His approach to drawing is rooted in a desire to represent the purity of line. He selects a starting point on the paper and draws a repeated continuous line freehand until a shape is formed. Because of the subtle changes in line quality, the linear composition creates an intricate stratified pattern in his finished work that suggests mountain ridges.
“Tools and materials are just a means for expression essentially; however, each shape in my works is to express the structure of the tools and materials themselves. I would rather play the tools and materials — like a musician playing an instrument — than represent something with them.”
As pencil tips dull or brush ink diminishes, the lines grow thicker or duller, as if they were the crescendo and decrescendo of a musical piece. As if creating a 12tone étude, the artist selects colors by a roll of dice, picks a starting point, and draws fine, continued lines, repeated over and over until a larger pattern forms and the page is filled. With subtitles like “Drawing for Brushes, Ink, and Paper” and “Drawing for Pencil Sharpeners, Colored Pencils, and Canvas” Mr. Takashima continues his metaphor of artwork as musical composition.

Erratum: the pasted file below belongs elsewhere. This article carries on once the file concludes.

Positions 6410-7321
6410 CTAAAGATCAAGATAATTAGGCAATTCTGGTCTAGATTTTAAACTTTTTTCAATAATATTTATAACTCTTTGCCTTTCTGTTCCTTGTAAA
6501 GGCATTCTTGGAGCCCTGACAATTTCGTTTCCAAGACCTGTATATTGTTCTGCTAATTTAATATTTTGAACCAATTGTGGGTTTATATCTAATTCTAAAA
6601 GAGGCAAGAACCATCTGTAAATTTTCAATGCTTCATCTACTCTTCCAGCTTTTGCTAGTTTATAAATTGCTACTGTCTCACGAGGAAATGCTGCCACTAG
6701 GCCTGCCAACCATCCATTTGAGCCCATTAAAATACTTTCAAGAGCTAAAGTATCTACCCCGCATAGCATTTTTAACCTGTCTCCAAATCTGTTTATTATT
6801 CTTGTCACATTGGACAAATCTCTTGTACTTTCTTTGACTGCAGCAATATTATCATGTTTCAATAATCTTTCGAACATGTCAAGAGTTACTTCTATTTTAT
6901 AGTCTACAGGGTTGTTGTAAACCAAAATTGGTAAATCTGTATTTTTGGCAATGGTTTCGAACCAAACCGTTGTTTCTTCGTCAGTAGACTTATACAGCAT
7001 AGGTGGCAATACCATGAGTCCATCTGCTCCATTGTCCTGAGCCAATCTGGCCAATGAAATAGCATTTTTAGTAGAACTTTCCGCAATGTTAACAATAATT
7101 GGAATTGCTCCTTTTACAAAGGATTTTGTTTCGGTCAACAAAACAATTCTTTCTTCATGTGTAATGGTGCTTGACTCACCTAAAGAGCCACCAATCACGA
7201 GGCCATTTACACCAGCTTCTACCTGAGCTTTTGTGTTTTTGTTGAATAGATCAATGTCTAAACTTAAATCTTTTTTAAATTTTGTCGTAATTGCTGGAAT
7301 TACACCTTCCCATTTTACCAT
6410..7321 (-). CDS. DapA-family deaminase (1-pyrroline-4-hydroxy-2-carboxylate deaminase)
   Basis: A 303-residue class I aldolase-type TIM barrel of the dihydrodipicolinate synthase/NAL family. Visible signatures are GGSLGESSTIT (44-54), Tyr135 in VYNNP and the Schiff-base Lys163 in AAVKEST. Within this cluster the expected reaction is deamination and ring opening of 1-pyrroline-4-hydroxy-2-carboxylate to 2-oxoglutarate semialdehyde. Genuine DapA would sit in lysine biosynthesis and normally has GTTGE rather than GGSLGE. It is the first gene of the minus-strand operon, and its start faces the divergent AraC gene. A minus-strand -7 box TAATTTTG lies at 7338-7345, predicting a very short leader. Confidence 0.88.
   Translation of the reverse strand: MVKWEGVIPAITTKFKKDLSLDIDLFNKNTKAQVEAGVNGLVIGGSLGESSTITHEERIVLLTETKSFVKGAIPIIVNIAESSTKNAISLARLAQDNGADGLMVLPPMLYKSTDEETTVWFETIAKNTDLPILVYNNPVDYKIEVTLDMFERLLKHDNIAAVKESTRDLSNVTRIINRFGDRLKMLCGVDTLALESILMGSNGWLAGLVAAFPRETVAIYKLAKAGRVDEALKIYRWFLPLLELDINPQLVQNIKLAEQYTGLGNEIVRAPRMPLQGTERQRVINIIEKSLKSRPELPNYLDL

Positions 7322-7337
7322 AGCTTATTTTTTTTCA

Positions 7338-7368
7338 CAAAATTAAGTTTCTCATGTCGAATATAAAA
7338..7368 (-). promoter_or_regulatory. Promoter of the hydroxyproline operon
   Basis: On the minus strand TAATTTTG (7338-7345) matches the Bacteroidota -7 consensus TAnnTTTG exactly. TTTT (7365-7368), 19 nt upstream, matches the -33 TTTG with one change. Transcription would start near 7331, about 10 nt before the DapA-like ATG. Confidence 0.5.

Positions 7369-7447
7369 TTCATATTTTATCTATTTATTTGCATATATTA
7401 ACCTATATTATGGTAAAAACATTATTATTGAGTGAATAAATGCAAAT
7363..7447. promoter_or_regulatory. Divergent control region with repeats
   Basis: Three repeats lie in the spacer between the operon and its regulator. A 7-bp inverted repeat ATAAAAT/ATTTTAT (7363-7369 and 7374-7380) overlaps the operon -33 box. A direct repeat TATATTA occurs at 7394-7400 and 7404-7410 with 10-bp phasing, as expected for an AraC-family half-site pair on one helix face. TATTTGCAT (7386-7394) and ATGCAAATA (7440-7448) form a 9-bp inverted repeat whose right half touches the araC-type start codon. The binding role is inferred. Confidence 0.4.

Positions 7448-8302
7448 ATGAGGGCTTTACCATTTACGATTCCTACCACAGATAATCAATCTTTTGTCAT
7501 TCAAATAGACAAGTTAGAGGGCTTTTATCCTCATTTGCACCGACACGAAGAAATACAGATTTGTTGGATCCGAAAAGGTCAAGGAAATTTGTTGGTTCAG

The works created by Mr. Takashima are simple and geometric when viewed at a distance, reflecting a clean, organized Japanese aesthetic, but when viewed closely, they astound in their complexity and organic nature and the quiet grace and talent of the artist is revealed.
Susumu Takashima received degrees in architecture and painting from Musashino University in Tokyo Japan. His work is in the collection of the Ome Municipal Museum of Art, Ome, Tokyo, Japan. He lives with his wife in Tokyo, Japan.
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